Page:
6 Unusual Spa Treatments to Combat Jet Lag Around the World (Video)

Travel and Leisure - Thu, 08/09/2018 - 11:01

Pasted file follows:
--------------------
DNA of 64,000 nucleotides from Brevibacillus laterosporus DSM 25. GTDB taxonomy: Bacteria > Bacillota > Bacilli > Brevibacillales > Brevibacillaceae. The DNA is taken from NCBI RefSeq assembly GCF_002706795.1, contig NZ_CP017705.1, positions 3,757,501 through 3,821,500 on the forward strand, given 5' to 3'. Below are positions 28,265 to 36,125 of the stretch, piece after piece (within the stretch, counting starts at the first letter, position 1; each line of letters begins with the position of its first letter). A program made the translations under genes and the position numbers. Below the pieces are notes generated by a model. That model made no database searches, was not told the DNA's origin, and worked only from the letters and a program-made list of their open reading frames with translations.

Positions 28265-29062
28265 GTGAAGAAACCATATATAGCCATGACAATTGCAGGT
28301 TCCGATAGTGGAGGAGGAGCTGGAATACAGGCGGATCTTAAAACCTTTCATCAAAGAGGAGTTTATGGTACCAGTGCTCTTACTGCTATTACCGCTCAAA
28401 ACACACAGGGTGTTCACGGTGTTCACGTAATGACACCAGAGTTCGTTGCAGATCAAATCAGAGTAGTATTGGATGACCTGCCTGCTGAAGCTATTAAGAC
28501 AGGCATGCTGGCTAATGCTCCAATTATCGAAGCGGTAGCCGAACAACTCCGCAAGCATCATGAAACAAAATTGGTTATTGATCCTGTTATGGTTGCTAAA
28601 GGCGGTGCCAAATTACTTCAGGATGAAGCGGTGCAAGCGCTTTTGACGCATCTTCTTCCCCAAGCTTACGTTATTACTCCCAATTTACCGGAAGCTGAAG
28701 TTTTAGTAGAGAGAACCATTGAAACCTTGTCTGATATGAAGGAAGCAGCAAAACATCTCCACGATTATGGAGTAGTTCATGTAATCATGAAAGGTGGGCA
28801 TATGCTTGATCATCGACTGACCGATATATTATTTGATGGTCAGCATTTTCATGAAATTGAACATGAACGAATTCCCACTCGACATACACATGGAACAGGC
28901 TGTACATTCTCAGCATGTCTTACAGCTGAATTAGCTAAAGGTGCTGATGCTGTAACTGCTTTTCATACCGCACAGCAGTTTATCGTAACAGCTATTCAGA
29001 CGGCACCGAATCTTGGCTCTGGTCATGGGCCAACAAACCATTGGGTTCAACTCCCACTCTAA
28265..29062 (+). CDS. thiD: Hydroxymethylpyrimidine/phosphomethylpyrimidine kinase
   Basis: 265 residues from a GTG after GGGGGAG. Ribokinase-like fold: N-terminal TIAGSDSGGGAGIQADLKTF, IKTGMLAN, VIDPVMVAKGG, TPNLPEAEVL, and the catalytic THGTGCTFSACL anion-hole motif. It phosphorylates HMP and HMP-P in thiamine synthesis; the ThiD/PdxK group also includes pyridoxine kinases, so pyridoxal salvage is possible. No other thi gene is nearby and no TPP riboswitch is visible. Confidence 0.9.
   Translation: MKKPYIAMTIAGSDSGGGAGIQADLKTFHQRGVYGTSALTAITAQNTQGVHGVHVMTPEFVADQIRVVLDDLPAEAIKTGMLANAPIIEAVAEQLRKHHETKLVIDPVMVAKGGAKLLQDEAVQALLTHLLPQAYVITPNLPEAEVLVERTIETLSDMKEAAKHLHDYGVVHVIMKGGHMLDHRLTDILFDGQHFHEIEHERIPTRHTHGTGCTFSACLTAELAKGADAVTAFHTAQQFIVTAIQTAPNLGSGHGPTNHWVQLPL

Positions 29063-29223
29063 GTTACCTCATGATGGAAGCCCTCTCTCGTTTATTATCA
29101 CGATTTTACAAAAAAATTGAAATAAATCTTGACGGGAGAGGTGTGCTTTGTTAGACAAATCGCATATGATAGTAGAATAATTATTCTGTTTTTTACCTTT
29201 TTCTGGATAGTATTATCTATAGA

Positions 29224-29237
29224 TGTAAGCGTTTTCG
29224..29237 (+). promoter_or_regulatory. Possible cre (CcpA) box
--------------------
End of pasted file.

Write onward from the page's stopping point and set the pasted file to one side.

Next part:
<p>Exploring far-flung lands is an adventure. The accompanying jet lag shouldn’t be.</p><p>While much has been written about <a href="" target="_blank">how to fight jet lag</a> before, during, and after your flight, all these solutions require some work. But you can let someone else do the work for you by booking a natural spa treatment instead.</p><p>Heading to the spa immediately after check-in is not only a luxurious way of easing into a trip, it can help you mitigate the physical effects of switching time zones. Whether you trust ancient principles to move <em>qi</em> around the body or newfangled technology to pump vitamins into your veins, there is a natural spa treatment that will help you learn about a destination while acclimating to its time zone.</p><p>Consider one of these natural spa treatments for a jet lag antidote, cultural experience, and relaxing treat all in one.</p><h2>U.S.</h2><p>In New York City, methods for dealing with jet lag have a technological twist. At <a href="" target="_blank">Clean Market</a>, guests can sit down for a vitamin IV drip to adjust their internal clocks. Those who are going back in time and need energy can schedule a NutriBOOST drip (B-vitamins, taurine, carnitine, IV hydration) and Cryotherapy. Those who need relaxation and sleep ASAP can book an infrared sauna session and NutriCLEANSE (Vitamin C, Magnesium, Glutathione).</p><p>“I generally recommend adding extra Vitamin C to the drip, or getting the NutriMMUNITY to fortify your immune system during a lack of sleep and protect against catching a cold on the plane,” Lily Kunin, the founder of Clean Market, told <em>Travel + Leisure.</em></p><p><a href="" target="_blank">SpaHalekulani</a> in Honolulu offers acupuncture “to help to stimulate the body’s ability to heal and help guests experience a more balanced way of being.” The 50-minute treatment can aid in digestion, stress and sleep — all issues that can exacerbate the already bad effects of changing time zones.</p><h2>Asia</h2><p>Jumping ahead to Asian time zones can be disorienting — unless you reach back in time and take help from traditional and ancient practices.</p><p>Four Seasons Resorts Bali at Sayan suggests a <a href="" target="_blank">Chakra Ceremony</a> to guests arriving from overseas. Traditionally, the Balinese cleanse the Muladhara (root) chakra twice a month. The hotel recommends this treatment for frequent travelers or people in periods of change. The ceremony “combines a cleansing Balinese kemenyan smoke ceremony, soothing singing bowls and deep slow massage” to promote a sense of stillness and connection to the earth.</p><p>At The Mulia Spa at The Mulia, guests can book a <a href=";dest=bali" target="_blank">crystal healing ritual</a> to align chakras after travel. Crystal quartz is used throughout the experience to “amplify healing and restoration” that is thrown off sync by air travel. The session includes accompaniment by Tibetan Singing Bowls to improve circulation and contrast therapy in steam and ice rooms to wake up the body.</p><p>In order to ease into the Japanese time zone, <a href="" target="_blank">the Ritz Carlton in Tokyo</a> offers two options: The jet-lag reviver for those who land in the day or the sleep enhancer for those who need help settling down at night. The hour-long massages help rebalance internal clocks with aromatherapy and massage techniques to eliminate muscle tension. The spa also offers an Immune Recovery massage with steam inhalation for those who are prone to picking up colds while traveling.</p><h2>Europe</h2><p>The Connaught in London knows that travel takes a toll on the body. The Aman Spa has <a href="" target="_blank">an entire selection of offerings</a> for those getting off a long flight. Treatments that specifically target jet lag are available for 45-minute or two-and-a-half-hour sessions. Relax through a scrub to shed dead skin cells (which can build up after a long flight) and come back to live with invigorating aromatherapy.</p>